(b) Is mass-customisation worth the effort? (In other words, is a business better off if mass-customises or if it standardises a marketing mix to target broader audiences?)
7 W9
Marketing plan objectives and metrics (a) Should marketers focus more on metrics and demonstrating results and less on creative design?
OR
(b) Can a business really pay equal attention to marketing, financial and sustainability objectives?
8 W10
Product (a) Do most businesses’ product design strategies follow a ‘cradle to grave’ philosophy, rather than a ‘cradle to cradle’ intelligent design model?
OR
(b) Do customers really know what they want when it comes to new products? (In other words, do customers or businesses drive new product development direction?)
9 W11
Price (a) Are consumers willing to pay more for ‘green’ products and services?
OR
(b) Will consumers keep paying more for original brands versus generic/copy brands?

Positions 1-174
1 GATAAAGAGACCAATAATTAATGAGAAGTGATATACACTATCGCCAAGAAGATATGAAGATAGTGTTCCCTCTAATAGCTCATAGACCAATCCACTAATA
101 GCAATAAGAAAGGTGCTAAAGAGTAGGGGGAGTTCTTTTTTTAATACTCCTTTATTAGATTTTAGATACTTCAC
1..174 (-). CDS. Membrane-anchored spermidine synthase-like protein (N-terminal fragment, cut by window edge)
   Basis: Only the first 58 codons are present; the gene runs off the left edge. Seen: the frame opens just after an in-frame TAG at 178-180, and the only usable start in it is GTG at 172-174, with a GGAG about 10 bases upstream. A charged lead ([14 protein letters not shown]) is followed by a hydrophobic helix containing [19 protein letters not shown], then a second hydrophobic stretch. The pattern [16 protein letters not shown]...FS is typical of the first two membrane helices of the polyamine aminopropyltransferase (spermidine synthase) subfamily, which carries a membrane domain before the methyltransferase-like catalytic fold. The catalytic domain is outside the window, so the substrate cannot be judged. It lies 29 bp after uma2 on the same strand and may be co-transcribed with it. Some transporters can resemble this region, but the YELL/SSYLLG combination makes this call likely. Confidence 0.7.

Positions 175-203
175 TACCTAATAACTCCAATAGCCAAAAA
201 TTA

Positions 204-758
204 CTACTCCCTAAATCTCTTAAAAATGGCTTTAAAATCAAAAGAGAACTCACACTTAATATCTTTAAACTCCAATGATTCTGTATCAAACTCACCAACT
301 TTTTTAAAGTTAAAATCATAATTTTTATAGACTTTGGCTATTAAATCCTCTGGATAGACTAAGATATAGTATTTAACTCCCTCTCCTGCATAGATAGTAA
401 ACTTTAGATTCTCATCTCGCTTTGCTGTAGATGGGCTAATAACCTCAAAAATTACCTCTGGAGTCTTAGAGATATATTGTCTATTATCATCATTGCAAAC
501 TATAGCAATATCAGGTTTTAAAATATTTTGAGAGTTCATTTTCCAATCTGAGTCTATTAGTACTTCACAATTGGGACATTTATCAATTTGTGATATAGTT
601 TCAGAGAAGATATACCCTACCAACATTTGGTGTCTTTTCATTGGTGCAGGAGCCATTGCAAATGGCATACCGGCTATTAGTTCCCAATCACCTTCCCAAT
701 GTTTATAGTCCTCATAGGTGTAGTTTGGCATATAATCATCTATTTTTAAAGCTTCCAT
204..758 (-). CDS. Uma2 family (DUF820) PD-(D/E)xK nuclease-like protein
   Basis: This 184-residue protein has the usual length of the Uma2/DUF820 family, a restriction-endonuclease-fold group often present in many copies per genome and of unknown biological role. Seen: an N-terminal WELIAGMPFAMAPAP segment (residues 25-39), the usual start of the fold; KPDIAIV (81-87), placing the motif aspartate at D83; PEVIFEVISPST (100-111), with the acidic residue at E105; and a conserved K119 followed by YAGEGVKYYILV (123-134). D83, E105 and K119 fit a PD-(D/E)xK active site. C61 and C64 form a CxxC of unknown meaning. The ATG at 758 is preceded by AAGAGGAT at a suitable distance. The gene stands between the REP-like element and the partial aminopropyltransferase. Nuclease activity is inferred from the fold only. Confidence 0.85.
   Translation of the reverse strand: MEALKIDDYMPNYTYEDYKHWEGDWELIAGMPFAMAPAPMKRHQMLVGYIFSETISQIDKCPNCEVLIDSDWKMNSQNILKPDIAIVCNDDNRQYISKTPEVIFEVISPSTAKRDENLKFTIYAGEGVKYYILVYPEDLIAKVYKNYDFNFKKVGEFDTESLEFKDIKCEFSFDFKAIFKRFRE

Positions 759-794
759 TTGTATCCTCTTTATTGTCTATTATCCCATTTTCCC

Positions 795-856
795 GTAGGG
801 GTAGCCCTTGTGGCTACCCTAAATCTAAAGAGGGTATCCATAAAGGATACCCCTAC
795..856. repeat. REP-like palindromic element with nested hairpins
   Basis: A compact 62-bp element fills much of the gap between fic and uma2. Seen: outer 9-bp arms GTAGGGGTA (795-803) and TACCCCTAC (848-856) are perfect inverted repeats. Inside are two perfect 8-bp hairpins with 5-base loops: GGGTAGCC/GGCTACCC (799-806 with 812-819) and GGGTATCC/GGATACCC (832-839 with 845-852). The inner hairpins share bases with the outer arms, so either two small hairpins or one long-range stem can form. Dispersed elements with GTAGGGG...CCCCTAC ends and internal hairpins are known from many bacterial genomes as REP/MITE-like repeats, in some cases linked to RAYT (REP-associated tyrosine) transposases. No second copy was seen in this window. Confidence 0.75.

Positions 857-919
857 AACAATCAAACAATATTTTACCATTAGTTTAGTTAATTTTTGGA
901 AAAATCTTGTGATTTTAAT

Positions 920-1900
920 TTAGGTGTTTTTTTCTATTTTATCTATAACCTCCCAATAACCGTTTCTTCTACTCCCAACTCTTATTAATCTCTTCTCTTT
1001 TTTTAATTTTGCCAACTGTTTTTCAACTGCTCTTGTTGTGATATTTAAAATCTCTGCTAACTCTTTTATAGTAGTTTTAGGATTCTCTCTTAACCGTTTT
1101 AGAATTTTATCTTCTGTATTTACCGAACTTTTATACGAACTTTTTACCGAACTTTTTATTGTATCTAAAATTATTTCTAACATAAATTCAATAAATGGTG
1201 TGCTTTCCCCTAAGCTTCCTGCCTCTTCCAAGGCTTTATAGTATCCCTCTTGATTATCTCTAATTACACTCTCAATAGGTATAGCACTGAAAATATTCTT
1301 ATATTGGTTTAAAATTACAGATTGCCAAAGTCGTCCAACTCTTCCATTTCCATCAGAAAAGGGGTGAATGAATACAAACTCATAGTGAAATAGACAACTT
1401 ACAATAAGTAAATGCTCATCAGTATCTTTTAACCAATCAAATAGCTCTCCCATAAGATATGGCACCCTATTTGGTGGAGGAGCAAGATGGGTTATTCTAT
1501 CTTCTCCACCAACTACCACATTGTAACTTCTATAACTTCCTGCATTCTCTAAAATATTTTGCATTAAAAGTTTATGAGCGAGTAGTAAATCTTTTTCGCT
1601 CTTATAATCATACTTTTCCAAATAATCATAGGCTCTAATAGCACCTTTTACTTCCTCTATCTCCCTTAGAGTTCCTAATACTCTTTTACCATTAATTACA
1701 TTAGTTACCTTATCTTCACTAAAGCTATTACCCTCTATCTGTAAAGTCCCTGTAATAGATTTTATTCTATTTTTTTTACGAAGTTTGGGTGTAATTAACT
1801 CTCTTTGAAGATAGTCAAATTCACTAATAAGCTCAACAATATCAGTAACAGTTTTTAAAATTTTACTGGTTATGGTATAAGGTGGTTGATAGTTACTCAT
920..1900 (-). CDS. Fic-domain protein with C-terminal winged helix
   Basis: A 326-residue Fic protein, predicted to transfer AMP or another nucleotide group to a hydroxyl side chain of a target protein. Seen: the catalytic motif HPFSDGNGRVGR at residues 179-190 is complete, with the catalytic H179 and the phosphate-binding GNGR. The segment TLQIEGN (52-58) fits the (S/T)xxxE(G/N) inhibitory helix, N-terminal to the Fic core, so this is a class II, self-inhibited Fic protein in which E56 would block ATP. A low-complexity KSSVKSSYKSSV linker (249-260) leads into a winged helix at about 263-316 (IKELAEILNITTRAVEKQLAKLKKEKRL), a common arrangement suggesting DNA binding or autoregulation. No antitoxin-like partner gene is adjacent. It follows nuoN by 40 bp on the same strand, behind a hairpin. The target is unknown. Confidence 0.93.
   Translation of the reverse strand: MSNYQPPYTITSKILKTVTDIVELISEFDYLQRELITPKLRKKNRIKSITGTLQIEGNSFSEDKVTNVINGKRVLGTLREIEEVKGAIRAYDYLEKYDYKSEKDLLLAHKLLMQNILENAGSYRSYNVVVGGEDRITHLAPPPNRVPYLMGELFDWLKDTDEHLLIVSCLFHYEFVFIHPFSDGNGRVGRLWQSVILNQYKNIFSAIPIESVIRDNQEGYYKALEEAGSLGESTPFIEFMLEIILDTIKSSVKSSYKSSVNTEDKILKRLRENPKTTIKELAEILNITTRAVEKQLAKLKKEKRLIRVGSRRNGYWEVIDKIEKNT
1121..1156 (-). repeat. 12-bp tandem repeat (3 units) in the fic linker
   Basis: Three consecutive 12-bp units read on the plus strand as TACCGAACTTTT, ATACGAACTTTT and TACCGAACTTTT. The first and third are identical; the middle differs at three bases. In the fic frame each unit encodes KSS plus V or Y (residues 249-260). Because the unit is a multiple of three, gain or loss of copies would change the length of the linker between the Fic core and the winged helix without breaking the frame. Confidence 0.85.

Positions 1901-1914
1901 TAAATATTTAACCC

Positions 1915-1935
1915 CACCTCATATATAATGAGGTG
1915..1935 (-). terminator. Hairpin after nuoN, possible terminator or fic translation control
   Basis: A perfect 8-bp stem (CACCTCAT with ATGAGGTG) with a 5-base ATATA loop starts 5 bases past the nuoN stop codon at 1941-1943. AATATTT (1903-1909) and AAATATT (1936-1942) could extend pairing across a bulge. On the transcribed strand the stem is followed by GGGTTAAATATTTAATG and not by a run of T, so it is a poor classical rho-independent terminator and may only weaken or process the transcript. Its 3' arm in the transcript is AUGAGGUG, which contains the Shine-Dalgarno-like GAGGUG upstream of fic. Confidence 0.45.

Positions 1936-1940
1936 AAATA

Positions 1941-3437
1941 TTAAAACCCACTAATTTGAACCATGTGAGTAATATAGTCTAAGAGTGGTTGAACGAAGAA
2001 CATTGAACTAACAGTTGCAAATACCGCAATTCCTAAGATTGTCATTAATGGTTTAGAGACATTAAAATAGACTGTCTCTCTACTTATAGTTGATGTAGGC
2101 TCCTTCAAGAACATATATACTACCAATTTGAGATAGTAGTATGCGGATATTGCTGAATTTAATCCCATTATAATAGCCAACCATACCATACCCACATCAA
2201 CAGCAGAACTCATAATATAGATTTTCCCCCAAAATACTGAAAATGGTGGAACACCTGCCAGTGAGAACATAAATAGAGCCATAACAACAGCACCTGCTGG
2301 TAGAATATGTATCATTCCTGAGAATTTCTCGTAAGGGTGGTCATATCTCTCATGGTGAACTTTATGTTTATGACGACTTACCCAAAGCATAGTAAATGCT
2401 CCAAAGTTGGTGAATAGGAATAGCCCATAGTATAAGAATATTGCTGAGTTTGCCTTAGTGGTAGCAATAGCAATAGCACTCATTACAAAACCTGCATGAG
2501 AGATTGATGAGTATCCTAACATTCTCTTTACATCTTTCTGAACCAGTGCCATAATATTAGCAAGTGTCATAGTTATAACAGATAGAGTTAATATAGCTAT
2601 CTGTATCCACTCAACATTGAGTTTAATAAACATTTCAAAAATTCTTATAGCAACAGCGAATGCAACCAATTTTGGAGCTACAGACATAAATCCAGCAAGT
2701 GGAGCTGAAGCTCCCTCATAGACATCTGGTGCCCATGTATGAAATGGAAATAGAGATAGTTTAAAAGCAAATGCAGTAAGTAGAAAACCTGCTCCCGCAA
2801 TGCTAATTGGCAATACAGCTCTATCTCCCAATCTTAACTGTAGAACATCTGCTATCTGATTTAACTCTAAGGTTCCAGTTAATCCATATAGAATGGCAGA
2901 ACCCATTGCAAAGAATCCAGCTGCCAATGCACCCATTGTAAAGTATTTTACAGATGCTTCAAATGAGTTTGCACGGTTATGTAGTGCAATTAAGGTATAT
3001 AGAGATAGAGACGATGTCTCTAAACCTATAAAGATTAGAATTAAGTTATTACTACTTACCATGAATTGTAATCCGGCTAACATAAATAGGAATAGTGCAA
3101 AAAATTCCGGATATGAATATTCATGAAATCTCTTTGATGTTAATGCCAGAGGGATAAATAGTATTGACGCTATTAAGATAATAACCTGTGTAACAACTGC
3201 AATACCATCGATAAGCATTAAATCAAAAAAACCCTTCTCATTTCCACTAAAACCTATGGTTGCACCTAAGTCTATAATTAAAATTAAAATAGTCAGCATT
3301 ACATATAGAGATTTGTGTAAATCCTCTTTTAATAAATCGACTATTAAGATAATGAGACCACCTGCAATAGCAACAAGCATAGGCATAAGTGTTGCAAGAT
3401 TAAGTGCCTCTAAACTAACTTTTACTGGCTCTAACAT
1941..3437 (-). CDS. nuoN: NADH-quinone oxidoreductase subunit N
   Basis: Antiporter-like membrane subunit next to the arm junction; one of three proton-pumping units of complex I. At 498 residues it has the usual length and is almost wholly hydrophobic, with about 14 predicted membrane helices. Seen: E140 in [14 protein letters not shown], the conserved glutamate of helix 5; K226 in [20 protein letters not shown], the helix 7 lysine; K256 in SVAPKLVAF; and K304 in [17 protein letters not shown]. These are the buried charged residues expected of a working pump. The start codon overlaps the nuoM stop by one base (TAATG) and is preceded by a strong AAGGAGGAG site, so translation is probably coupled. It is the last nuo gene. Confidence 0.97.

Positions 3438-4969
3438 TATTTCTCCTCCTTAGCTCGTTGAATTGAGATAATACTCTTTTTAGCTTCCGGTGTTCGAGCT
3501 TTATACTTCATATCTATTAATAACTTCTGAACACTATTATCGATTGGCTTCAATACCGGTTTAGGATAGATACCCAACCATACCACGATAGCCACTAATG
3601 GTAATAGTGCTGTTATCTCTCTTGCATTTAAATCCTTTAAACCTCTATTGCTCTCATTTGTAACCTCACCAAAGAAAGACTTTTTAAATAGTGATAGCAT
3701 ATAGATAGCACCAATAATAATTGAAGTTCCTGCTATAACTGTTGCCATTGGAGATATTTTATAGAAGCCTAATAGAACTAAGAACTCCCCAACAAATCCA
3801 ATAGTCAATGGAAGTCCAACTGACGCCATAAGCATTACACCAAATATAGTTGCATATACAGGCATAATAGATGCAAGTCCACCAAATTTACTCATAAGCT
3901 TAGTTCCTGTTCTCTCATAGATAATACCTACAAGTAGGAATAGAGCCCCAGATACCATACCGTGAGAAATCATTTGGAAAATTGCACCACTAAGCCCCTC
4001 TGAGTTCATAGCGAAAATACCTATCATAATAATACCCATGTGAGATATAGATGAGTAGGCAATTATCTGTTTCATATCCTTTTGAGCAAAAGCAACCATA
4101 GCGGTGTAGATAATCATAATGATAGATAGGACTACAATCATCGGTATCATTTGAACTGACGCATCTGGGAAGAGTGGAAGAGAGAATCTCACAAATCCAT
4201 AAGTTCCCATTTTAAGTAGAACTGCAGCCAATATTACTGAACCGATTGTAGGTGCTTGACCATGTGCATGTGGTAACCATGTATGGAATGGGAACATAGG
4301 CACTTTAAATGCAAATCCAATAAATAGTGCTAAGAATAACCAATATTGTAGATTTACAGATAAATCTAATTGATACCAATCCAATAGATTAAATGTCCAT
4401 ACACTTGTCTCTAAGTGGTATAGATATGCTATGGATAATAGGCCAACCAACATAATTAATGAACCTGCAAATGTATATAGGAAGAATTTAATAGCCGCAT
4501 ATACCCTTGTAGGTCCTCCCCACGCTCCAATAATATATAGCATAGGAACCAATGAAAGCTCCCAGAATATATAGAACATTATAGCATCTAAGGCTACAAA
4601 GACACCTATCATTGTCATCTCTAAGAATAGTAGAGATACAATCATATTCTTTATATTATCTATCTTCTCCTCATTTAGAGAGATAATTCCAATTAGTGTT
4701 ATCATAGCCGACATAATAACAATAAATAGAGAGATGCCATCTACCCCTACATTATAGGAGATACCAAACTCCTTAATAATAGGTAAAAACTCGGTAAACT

10 W12 Place (a) Will electronic distribution (the transfer of products from producer to consumer using digital channels) become more important than traditional distribution?
OR
(b) Is implementing sustainability in marketing logistics (e.g. creating aftermarket, after-use and reverse channels) worth the time and financial investment?
11 W13 Promotion (a) Are the eco-promises that companies communicate about their products and services helpful (e.g. consumers can make better decisions) or unhelpful (e.g. confusing, greenwashing)?
OR
(b) Do businesses really know how to integrate digital marketing tools (e.g. online advertising, mobile advertising, social media) into their marketing communications?
A brief recap of critical thinking adapted from Epstein (2003)
Critical thinking is evaluating whether we should be convinced that some claim is true or some argument is good, as well as formulating good arguments. Critical thinking is something we need to do every day – while reading, watching television, talking to friends, working at our jobs, etc. It sharpens our reasoning and helps us make better decisions. We should be able to distinguish a good argument from a bad one. Use the critical abilities you are developing to read your own work. Learn to stand aside outside your work and judge it as you would judge an argument made by someone else.